Day 19 of the A to Z Challenge is the letter “S”:
S is for Struggle and Shikata ga nai
The fact that I am within an hour of missing the deadline on Day 19 of the A to Z Challenge should indicate that today has been somewhat of a struggle–one of those days when it seems the harder I paddle to stay at the surface, the faster I sink. I’m not complaining–my struggles are minor compared to those of others. I only mention it to talk about the Japanese philosophy of shikata ga nai.
Translated, the phrase means “It cannot be helped,” or “There is nothing to be done about it.”
I translate it as, “It is what it is.”
When you think about it, there is a kind of peace that comes with acceptance. If there is nothing to be done about it, then why worry? What will be, will be. There are many instances on many days that I take a deep breath and say to myself, “It is what it is.” And then I move on.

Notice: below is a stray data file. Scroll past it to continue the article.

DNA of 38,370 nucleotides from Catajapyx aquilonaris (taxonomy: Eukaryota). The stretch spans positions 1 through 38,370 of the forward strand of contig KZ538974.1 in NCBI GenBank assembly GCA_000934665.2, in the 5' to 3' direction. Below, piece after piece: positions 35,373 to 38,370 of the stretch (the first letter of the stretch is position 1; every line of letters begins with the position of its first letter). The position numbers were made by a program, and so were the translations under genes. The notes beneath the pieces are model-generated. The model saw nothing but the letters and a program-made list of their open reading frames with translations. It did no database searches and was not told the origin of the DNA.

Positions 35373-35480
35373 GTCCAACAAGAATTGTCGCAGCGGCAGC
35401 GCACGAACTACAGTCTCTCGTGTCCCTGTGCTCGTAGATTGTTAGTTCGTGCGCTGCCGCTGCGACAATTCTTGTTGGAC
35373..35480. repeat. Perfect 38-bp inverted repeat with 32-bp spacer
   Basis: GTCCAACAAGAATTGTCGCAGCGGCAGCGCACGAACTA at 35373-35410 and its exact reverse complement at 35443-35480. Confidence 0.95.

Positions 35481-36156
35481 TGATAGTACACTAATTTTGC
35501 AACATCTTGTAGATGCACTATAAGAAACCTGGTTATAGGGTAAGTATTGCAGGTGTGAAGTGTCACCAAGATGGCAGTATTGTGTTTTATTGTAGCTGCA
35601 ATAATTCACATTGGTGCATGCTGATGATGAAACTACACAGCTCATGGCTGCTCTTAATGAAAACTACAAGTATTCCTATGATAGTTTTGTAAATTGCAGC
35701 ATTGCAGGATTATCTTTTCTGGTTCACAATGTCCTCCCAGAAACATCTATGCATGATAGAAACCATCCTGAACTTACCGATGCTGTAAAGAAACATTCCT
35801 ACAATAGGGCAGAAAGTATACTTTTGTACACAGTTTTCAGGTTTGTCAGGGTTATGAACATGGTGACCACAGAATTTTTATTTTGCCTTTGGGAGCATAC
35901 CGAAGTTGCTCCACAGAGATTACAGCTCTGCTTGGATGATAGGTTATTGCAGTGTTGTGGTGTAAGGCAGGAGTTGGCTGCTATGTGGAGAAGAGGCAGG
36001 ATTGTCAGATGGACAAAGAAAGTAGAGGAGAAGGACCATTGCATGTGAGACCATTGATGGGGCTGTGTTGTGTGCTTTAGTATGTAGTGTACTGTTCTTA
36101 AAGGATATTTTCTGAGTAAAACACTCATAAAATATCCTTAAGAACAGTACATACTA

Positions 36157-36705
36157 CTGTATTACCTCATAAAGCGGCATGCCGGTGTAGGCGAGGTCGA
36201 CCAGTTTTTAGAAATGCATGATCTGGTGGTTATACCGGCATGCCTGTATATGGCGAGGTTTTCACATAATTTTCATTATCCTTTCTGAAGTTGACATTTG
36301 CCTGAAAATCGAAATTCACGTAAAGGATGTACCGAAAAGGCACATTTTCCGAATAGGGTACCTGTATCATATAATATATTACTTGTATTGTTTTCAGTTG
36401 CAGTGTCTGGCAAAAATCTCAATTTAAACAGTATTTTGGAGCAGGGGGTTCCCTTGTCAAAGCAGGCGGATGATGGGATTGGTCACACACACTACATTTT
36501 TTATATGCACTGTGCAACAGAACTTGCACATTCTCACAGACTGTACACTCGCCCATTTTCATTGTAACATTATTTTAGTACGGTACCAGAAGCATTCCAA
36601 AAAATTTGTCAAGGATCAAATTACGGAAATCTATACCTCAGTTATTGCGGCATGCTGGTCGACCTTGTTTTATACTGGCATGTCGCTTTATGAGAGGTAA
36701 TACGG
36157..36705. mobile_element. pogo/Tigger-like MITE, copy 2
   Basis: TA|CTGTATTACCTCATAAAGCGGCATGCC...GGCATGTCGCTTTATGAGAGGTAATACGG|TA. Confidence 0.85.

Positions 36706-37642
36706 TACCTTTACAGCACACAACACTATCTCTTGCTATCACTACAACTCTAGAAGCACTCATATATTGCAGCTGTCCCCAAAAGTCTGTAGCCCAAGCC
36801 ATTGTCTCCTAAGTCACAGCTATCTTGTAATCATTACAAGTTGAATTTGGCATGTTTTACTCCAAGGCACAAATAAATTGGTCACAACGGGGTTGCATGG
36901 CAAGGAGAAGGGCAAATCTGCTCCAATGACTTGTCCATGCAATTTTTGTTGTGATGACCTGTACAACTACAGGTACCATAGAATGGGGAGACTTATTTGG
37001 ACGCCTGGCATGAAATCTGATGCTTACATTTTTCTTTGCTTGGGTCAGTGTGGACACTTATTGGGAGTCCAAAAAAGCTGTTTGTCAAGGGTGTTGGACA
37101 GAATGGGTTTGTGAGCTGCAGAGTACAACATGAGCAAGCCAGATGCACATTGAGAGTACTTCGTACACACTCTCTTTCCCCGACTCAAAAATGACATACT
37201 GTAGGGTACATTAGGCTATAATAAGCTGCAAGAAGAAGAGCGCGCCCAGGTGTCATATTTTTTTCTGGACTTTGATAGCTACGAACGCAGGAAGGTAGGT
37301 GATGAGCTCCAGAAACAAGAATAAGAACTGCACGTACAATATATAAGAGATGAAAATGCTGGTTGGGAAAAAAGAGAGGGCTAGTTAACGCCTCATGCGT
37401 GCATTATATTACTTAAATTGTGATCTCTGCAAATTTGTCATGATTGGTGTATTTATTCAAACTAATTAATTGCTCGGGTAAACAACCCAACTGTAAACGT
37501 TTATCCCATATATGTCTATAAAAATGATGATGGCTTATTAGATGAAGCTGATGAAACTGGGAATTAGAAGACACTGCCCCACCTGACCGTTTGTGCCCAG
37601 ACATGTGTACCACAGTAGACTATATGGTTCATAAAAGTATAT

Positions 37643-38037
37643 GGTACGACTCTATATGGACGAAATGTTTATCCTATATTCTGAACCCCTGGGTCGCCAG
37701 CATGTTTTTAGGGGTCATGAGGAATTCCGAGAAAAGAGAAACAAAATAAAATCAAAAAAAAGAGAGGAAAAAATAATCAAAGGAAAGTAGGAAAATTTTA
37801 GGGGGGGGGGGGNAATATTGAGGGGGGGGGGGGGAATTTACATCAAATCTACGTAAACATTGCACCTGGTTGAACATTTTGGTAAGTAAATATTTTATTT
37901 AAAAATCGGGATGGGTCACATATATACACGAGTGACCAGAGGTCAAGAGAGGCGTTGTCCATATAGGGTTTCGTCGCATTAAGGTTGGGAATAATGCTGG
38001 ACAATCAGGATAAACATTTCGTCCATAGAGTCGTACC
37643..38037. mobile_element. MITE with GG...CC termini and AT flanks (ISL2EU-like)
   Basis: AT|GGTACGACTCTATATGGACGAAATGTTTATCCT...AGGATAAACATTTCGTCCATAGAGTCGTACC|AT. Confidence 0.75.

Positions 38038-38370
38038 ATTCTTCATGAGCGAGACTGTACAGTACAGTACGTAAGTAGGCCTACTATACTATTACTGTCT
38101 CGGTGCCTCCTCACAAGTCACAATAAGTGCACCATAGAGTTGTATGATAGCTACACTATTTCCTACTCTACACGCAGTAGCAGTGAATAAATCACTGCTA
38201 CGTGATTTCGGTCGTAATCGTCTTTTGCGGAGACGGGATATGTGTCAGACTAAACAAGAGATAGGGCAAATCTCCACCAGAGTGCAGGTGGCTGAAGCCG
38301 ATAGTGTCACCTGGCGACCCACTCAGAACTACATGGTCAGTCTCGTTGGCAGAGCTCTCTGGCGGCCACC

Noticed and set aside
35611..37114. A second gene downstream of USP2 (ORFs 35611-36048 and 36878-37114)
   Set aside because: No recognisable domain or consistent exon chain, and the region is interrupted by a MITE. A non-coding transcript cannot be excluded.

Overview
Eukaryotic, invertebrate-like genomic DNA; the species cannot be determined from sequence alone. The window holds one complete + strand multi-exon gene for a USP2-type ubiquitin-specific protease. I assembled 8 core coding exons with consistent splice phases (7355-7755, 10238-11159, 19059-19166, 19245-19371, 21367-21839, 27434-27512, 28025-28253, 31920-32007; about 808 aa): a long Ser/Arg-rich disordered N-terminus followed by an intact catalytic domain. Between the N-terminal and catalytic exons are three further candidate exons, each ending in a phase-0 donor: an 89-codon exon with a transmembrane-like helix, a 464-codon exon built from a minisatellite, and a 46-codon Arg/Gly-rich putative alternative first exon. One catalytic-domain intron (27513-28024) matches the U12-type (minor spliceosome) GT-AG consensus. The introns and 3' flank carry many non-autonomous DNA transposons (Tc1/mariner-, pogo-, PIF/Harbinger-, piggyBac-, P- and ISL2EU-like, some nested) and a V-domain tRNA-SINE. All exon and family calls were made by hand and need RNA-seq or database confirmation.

The following excerpt takes place when the Kimura’s neighbor, Mrs. Cook, comes over to offer help while Sachi and her family are trying to sell and store their belongings before being sent to the internment camps.
Mrs. Cook stood by the counter while Mama placed the pastel-colored desserts on a white plate. “Mrs. Kimura . . .”
“Please, call me Sumiko.” She smiled. “Or Sue, if that’s easier.”
“If you’ll call me Nancy,” replied Mrs. Cook.
“Anyway,” Mrs. Cook continued, speaking softly, “I’m so sorry about what’s happening to you and your family . . . to all of the Japanese. I can’t imagine what I’d do in your place.”
“Shikata ga nai. We do what we must do.”
“How can we help? Anything we can hold for you while you’re gone?”
Mama looked at Sachi. Moving closer to Mrs. Cook, she whispered, “The notices say we can only take what we can carry. We will sell most of our belongings, but some things . . . are very difficult to part with. Like Sachi’s doll collection.”
“What about my dolls?” Sachi asked.
Mama’s words spilled quickly. “My mother gave them to me when I was a little girl, and when Sachi was born, I gave them to her.”
“Mama? What about my dolls?”
Mrs. Cook touched Mama’s hand. “Of course we’ll take care of them until you return.”
Sachi rose from her seat. “You’re going to give my dolls to them?”
“We cannot take them with us,” Mama said, her voice shaking. “I do not want to sell them. It is the only thing we can do.”